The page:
The other characters are a mixed bag, extrapolated from the novel with some homosexuality and racial themes, which are reasonably well-handled. The traditional ‘uppity snob’, Lavinia, hits all the right notes, and will rile you up in all the right ways. There’s a complex relationship running between Sara and her maid, Mariette, with a lot being said in the unsaid, and it proffers the best of the many endings. Not everyone comes across well, though. A younger girl, Lottie, dotes on you as her ‘Sara-mamma’, and was too sappy for our tastes, while budding-dancer Jessie’s character doesn’t land anywhere in particular – she spends the plot trying to work out what she wants from life, but never really figures it out, leaving her character short of a true ending.
As is increasingly traditional with Ratalaika visual novels, A Little Lily Princess has a structure that leans on timetable management. Roommates and C14 Dating did the same, allowing you to timetable what you do in a given week, gaining ‘resources’ that open up further conversation options.
A Little Lily Princess tries a slightly different tack from those games, and it feels better as a result. Rather than fiddling about with multiple activities in one day, you’re only choosing one thing per day, and it feels less micro-management-y as a result. And rather than each task giving you a guaranteed resource, each task randomly gives you one of three sets of rewards. In the other games we mentioned, the guaranteed output meant that you were doing maths every week, totalling up to make sure you’ve got enough of what you need. Maths is rarely much fun, and the randomness here is more enjoyable. You don’t get unduly punished for getting bad rolls, though, which offsets the randomness. In fact, there’s a lot of leeway given to you here: you can fail to get the resources you need three or four weeks on the trot, and still get good endings.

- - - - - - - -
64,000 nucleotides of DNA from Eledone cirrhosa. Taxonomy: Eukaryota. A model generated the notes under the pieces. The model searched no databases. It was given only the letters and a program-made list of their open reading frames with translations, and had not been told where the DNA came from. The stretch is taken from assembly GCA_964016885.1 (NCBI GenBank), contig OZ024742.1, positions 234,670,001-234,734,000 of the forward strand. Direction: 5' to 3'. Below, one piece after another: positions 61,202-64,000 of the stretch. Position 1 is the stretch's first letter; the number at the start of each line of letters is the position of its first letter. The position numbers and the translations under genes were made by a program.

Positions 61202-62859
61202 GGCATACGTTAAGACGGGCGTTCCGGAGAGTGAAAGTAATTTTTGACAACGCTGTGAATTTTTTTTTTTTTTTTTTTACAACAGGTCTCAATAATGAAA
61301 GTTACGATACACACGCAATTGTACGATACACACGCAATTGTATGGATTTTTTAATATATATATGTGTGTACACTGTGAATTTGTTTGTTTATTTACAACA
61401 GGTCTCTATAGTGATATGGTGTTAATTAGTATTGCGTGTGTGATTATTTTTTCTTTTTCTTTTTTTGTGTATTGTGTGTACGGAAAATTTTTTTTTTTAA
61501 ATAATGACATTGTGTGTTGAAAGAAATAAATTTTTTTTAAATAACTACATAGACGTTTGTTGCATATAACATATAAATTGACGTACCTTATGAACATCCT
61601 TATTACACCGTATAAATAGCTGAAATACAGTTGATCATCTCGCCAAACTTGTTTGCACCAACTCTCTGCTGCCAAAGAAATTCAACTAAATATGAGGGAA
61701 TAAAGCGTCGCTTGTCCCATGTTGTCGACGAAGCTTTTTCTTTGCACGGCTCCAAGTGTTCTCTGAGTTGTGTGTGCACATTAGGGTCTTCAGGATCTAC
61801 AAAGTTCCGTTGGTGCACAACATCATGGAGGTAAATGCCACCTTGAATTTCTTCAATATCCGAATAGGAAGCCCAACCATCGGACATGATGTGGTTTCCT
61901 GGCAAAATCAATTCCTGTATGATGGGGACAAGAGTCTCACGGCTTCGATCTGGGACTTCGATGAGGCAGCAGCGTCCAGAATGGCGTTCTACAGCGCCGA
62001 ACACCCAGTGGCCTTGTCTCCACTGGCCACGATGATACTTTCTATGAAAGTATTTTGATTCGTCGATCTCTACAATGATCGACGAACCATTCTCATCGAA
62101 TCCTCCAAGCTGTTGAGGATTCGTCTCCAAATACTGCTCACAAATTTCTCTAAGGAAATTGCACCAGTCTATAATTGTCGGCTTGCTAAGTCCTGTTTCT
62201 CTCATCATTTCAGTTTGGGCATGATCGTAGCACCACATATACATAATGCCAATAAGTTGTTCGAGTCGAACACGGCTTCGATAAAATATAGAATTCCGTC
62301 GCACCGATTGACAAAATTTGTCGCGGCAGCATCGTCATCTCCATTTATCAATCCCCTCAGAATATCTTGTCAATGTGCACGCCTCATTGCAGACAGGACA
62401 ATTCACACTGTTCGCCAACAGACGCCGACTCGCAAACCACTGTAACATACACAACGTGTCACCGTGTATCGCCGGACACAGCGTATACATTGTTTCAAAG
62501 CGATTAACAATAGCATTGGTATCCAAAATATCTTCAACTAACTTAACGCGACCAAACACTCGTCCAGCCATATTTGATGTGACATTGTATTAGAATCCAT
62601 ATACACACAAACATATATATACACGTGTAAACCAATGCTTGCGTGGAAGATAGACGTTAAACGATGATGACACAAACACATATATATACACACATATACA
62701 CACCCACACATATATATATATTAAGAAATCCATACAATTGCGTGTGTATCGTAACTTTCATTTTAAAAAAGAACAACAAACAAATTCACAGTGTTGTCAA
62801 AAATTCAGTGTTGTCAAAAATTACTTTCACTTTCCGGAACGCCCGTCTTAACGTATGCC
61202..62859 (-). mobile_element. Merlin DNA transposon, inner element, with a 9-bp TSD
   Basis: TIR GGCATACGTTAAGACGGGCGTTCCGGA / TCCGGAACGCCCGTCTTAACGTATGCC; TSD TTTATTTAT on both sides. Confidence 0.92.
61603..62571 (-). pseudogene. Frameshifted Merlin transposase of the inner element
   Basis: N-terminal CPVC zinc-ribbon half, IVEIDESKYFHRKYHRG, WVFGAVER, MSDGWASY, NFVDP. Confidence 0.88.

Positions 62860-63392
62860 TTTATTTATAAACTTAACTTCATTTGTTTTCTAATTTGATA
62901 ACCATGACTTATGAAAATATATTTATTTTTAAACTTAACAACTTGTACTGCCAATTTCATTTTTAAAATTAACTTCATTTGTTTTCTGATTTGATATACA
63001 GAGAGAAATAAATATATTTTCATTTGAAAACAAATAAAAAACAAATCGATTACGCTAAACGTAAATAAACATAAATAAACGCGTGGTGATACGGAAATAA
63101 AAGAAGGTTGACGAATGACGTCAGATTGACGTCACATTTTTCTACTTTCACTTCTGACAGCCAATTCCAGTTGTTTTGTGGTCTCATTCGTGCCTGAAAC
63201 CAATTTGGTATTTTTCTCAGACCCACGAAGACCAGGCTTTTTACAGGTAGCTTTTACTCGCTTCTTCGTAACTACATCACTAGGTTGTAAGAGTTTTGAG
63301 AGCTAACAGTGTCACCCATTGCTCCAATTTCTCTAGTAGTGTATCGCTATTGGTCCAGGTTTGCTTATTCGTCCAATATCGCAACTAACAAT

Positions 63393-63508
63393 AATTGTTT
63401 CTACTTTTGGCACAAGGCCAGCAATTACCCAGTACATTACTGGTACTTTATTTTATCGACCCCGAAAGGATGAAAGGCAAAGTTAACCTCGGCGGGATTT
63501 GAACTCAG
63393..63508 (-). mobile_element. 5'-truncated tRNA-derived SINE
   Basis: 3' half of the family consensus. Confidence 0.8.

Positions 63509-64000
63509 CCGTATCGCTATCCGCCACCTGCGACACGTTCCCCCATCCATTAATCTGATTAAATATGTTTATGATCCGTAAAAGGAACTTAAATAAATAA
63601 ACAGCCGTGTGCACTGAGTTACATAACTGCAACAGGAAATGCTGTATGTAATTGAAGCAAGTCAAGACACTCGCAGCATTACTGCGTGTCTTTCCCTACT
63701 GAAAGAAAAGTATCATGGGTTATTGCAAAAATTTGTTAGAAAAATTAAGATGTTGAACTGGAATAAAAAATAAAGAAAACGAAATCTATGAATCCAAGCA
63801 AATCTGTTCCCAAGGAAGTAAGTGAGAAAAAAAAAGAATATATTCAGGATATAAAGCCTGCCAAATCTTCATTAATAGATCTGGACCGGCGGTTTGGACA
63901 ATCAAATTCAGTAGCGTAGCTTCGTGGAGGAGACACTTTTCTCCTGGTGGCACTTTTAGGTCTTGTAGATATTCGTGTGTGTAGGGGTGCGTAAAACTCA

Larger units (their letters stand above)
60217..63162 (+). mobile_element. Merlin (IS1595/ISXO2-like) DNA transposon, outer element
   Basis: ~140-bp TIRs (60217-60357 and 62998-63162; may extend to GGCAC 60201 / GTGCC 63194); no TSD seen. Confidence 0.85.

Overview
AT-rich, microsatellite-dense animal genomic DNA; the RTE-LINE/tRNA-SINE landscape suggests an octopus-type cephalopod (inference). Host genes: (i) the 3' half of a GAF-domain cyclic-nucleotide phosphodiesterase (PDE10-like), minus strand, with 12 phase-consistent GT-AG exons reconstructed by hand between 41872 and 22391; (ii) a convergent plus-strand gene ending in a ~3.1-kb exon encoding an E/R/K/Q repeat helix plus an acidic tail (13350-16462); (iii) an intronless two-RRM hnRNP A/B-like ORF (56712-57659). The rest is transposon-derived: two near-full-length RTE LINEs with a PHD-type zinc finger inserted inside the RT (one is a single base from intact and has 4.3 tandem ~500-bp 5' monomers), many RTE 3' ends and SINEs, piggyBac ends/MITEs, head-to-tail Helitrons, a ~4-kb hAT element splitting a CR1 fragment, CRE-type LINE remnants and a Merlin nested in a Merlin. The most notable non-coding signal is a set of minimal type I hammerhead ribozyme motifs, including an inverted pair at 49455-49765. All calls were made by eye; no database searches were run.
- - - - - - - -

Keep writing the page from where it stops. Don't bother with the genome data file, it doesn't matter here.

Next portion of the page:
The branching errs towards the naff. You’re given a decent amount of agency over which character to make friends with, and each of them has a satisfying, personalised ending. But A Little Lily Princess oddly railroads you, making it feel more scripted and unsatisfying as things go on. In the second act, you can only choose one friend, and that locks out talking to everyone else for ten or so weeks, which is far too long to have one focus. It might have made the scripting of the endings easier for the developers, but the second act felt like a right-old trudge and less fun, as the rest of the cast virtually disappeared.
As you’d expect with a modern visual novel, there are multiple endings with achievements attached. Unlike other visual novels, these endings aren’t secret or hidden in any way: it’s dead easy to understand what you need to get them. There are ‘Act 1 Endings’, where you just need to exhaust the dialogue options with different girls in the first act, and there are ‘Happy Endings’ (no, not that kind) where you choose one of the girls to focus on and unlock their ending. You’d be hard-pressed NOT to get a couple of the Act 1 endings and one of these happy endings, so it’s all a matter of playing through with a focus on a different character each time. A decent ‘skip’ function means you can bypass all the dialogue that you’ve already seen, making it a breeze.
On reaching the end multiple times, and seeing Sara yo-yo from wealth to pauperdom and back again, we can say – with some confidence – that A Little Lily Princess is a capable, well-put-together visual novel. It sits above the par, although not too far above, and anyone with a taste for period adaptations (if you got hot under the collar for The Duke of Hastings in Bridgerton, for example), will forgive an annoying main character, some mawkish writing, and a very, very predictable plot. The lack of a romantic subplot was also welcome too, pushing it away from the rest of the visual novel pack. It’s all rather innocent, really.
For those who like a bit more edge, raunch or excitement, well, avoid this one and hope it leads to other popular, out-of-copyright novels emerging as visual novels.
You can buy A Little Lily Princess for £11.99 from the Xbox Store for Xbox One and Xbox Series X|S